Earth slope on mountain bike trail between trees at Hawley Lake
Bike Trail Hawley Lake

Mind The Sand!

The terrain varies a lot around Hawley Lake, from gravel to hard earth to some really deep sandy patches. The latter has caught me out a few times as I’ve emerged from the trees at speed and almost flung myself off as my tyres skidded on the sand. This is particularly true around the area to the small pond to north of the lake. There is really good riding here, with a good drop that leads straight into a nice single-track just to the side of the pond. I’m getting braver at attacking this but I’m still not as fast as J. This area is popular with mountain bikers and you often see other riders around here.

Mountain bike handlebars overlooking view of sandy ground with jumps and tress in background
Sandy Pond Area with Good Drop to the Left

After we have had our fill of exploring we head back down to the lake by Hawley Sailing Centre (which has car parking). It is on this final straight between the sailing centre and looping back around to the start of Hawley Lake that we most often find troops training. So just be mindful and be prepared to stop if you need to. Obviously they are usually in camouflage gear so the can take you by surprise if you aren’t paying attention.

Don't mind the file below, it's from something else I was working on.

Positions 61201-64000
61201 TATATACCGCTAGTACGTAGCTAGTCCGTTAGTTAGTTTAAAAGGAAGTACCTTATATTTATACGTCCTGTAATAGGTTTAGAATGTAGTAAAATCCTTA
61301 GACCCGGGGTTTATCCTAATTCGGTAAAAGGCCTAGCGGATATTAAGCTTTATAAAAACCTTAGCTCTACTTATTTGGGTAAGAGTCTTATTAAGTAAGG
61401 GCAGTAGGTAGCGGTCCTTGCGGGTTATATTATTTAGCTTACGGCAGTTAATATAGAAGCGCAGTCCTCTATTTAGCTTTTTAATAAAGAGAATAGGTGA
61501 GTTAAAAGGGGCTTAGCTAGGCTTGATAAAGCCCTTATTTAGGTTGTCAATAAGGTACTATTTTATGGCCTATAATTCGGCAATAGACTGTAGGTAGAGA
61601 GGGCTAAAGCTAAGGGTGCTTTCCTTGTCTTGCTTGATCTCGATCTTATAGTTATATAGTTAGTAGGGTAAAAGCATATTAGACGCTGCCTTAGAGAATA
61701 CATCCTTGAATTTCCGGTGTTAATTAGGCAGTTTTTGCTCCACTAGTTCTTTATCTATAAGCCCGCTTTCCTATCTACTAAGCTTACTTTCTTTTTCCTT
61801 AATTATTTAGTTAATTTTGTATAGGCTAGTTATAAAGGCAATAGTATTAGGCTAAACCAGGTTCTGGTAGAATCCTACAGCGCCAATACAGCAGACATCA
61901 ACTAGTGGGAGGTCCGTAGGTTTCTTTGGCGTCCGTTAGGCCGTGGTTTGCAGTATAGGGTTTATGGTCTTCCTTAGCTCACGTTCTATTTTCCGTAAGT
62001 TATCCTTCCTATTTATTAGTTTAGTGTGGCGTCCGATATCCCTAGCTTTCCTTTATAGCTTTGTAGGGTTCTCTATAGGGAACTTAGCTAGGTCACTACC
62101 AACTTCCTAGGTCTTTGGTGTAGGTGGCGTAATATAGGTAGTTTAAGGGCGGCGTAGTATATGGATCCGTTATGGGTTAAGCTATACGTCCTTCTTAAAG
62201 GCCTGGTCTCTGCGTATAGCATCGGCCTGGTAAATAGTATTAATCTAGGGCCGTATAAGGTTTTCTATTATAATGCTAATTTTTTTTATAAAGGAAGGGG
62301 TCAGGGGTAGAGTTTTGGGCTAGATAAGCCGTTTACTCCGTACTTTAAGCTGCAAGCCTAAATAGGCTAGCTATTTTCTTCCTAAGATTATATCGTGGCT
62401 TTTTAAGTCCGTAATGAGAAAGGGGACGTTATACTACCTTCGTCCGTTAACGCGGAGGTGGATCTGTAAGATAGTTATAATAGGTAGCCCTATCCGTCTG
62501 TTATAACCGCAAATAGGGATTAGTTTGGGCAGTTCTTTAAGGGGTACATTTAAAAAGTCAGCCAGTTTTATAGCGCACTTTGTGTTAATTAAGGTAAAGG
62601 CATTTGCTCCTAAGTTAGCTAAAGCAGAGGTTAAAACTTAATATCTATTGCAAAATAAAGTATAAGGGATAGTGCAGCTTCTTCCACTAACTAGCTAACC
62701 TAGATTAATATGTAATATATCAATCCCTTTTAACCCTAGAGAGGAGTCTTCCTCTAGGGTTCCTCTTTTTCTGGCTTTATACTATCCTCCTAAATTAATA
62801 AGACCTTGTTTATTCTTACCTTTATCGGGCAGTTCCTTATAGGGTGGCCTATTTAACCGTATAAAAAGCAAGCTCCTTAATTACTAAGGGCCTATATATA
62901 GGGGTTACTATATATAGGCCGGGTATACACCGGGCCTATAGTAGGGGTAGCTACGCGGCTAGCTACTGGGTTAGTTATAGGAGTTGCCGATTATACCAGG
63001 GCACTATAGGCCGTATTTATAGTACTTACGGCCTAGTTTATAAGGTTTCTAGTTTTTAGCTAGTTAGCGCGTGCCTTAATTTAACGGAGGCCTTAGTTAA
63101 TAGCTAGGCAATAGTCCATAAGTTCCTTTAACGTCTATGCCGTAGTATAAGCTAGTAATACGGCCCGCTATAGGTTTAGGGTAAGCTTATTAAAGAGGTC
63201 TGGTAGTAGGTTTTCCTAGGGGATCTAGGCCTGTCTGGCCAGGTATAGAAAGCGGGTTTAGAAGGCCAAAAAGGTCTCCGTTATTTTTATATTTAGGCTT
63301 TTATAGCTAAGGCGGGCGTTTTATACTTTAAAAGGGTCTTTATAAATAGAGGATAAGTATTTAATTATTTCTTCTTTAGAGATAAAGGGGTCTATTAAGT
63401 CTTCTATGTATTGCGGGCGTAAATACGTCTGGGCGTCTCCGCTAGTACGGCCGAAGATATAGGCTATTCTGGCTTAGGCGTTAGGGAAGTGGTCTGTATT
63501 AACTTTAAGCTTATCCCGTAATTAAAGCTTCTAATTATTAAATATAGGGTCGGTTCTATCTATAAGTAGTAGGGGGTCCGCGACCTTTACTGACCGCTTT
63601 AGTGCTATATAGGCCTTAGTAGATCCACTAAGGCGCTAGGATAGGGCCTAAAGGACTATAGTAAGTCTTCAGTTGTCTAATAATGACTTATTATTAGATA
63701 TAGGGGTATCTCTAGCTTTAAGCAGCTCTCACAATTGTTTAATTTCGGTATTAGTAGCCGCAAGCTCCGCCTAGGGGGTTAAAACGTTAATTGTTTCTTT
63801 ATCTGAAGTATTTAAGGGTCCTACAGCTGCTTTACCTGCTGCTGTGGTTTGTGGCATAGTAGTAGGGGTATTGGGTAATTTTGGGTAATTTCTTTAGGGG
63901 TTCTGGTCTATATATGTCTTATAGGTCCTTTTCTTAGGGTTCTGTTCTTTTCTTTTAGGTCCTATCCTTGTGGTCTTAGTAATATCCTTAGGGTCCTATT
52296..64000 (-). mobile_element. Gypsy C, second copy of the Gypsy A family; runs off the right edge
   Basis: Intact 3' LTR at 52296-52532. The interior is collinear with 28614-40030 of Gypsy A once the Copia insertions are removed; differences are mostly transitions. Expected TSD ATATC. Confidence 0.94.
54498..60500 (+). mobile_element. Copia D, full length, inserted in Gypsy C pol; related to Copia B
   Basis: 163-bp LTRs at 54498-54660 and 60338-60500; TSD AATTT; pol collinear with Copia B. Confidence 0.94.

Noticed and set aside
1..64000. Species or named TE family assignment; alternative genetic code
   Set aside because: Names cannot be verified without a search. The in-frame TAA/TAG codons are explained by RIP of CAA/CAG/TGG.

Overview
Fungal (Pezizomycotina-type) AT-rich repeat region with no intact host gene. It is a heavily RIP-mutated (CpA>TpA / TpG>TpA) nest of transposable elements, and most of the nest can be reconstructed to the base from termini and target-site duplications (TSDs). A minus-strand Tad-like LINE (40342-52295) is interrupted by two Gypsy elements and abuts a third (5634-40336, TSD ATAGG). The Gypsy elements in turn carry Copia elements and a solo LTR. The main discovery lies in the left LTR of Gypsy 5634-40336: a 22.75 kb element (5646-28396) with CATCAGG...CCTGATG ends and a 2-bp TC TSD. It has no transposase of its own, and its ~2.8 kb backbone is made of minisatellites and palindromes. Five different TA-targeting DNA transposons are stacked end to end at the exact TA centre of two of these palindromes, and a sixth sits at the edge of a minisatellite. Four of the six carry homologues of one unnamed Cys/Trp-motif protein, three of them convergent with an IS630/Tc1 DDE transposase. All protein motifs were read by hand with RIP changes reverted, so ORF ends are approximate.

Ride Length: Approx 3.5 miles for the perimeter of the lake following the fire roads.

Time Taken: 30 mins + depending on how much exploring you do.

Elevation: The route around the pond is pretty flat but there are some very short, steep hills if you are investigating the single-track options.

Extend the ride: Head over to Minley Manor, Yateley Common or Hawley Meadows to pick up the Blackwater Valley Cycle Route